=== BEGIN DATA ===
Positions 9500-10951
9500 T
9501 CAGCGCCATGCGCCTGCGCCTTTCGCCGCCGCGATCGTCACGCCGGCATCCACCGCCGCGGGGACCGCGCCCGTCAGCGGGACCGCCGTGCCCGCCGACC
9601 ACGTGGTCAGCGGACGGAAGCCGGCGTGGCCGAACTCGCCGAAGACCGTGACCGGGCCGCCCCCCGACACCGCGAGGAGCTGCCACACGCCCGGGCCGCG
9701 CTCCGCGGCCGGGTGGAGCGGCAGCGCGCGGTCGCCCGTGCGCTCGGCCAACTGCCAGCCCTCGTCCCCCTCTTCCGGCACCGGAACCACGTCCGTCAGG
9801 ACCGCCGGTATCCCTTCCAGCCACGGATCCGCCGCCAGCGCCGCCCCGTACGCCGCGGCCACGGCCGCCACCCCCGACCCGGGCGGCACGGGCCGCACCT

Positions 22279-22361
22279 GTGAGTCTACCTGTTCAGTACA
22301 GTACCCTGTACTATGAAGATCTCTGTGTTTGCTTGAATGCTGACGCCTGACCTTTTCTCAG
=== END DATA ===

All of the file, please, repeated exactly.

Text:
Positions 9500-10951
9500 T
9501 CAGCGCCATGCGCCTGCGCCTTTCGCCGCCGCGATCGTCACGCCGGCATCCACCGCCGCGGGGACCGCGCCCGTCAGCGGGACCGCCGTGCCCGCCGACC
9601 ACGTGGTCAGCGGACGGAAGCCGGCGTGGCCGAACTCGCCGAAGACCGTGACCGGGCCGCCCCCCGACACCGCGAGGAGCTGCCACACGCCCGGGCCGCG
9701 CTCCGCGGCCGGGTGGAGCGGCAGCGCGCGGTCGCCCGTGCGCTCGGCCAACTGCCAGCCCTCGTCCCCCTCTTCCGGCACCGGAACCACGTCCGTCAGG
9801 ACCGCCGGTATCCCTTCCAGCCACGGATCCGCCGCCAGCGCCGCCCCGTACGCCGCGGCCACGGCCGCCACCCCCGACCCGGGCGGCACGGGCCGCACCT

Positions 22279-22361
22279 GTGAGTCTACCTGTTCAGTACA
22301 GTACCCTGTACTATGAAGATCTCTGTGTTTGCTTGAATGCTGACGCCTGACCTTTTCTCAG